Evelyne is never without a book, and her favorite authors include Dorothy L. Sayers, Agatha Christie and Margery Allingham. Are you also a reader and devoted fan of these writers? Did they or their work inspire you as you created A Traitor in Whitehall?
I have been reading mysteries for as long as I can remember, influenced in great part by my mother. She’s such an avid reader of crime fiction that we call the part of my parents’ house where all of those books sit “Murder Hall.” When I told her my idea for A Traitor in Whitehall, she recommended I read The Golden Age of Murder by Martin Edwards, which is a wonderful overview of the authors of the age and their works. I quickly realized that I had only scratched the surface of the genre, and I’ve been devouring golden age mysteries ever since to try to catch up.
Police detectives greet Evelyne’s penchant for mystery novels with patronizing dismissiveness. Do you think whodunits are underappreciated? Have you ever found yourself defending your fondness for them?
I think it’s sometimes easy for people to dismiss genre fiction because they think it’s all formulaic. However, I’ve always loved Nora Roberts’ quotation comparing writing category romance to performing “ ‘Swan Lake’ in a phone booth.” I will always defend genre fiction as deceptively sophisticated because, as a writer, you know that your reader will have certain expectations for your book. If you write a mystery novel, the detective needs to have figured out the central puzzle by the end of the book. However, there’s real challenge in writing a fresh, exciting story that manages to surprise the reader along the way.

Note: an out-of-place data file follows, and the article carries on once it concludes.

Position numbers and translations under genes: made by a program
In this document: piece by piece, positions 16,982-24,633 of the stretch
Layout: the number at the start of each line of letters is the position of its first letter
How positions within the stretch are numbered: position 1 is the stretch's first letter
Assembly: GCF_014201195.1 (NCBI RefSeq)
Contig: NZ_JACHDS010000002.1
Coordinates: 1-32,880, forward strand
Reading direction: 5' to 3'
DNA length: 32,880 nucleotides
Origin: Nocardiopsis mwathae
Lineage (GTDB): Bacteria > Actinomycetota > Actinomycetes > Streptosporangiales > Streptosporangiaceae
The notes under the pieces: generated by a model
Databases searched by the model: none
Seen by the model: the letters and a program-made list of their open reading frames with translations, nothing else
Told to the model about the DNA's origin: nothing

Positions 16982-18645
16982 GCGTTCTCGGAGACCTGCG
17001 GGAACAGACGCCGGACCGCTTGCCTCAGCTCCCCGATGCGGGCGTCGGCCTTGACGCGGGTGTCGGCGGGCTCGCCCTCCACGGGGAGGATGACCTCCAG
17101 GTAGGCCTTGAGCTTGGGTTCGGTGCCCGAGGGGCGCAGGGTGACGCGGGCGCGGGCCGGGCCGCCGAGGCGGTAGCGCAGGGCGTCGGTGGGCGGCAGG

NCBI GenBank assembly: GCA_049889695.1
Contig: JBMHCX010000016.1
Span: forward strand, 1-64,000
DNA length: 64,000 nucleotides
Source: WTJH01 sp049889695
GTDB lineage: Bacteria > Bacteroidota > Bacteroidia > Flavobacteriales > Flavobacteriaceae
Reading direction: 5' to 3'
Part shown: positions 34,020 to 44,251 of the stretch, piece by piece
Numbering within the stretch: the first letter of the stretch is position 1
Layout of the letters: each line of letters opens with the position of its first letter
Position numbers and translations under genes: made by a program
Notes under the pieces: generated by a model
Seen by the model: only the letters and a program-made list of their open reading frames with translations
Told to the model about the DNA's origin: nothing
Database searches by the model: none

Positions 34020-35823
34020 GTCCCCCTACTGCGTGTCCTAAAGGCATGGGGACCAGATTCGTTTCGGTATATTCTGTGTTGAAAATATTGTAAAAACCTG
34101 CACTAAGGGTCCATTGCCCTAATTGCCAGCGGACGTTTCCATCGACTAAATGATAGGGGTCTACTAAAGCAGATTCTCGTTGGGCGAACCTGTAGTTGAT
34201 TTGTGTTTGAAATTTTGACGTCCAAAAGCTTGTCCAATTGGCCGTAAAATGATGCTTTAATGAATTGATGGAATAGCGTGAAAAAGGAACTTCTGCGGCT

Who’s your favorite side character (and why is it the slyly fabulous Aunt Amelia)?
Aunt Amelia is absolutely my favorite side character because I think she has the bold straightforwardness I would want if I was a little braver. She also is a woman with a past that’s only hinted at in A Traitor in Whitehall. While I have an idea of what that past is, I’d love to delve deeper into her background because I feel like she has some great stories to tell.
While writing A Traitor in Whitehall, did any part of the story or characters surprise you?
When I sat down to write A Traitor in Whitehall, I don’t think I had any idea what I was in for. From the very first chapter, Evelyne sprung to life almost fully formed on the page. It felt a bit like she was a runaway train and I was just along for the ride. I think a lot of that comes from the fact that this is my first book written in first-person POV, and I really wanted to make Evelyne’s voice shine through. She’s a determined, curious, intelligent woman who is also a loyal friend. I hope readers will fall in love with her the way that I have!
What’s up next for you—any tidbits you want to share with readers?
I am currently working on the second book in the Parisian Orphan series, which has been such fun to write. The second season of the The History Quill Podcast, which I co-host with the historical novelist Theo Brun, is also underway. The podcast, which is all about writing historical novels, features interviews with well-known and debut authors. It’s been such a pleasure to speak with people who are so generous sharing their experiences with the craft and business of publishing.
Photo of Julia Kelly by Scott Bottles.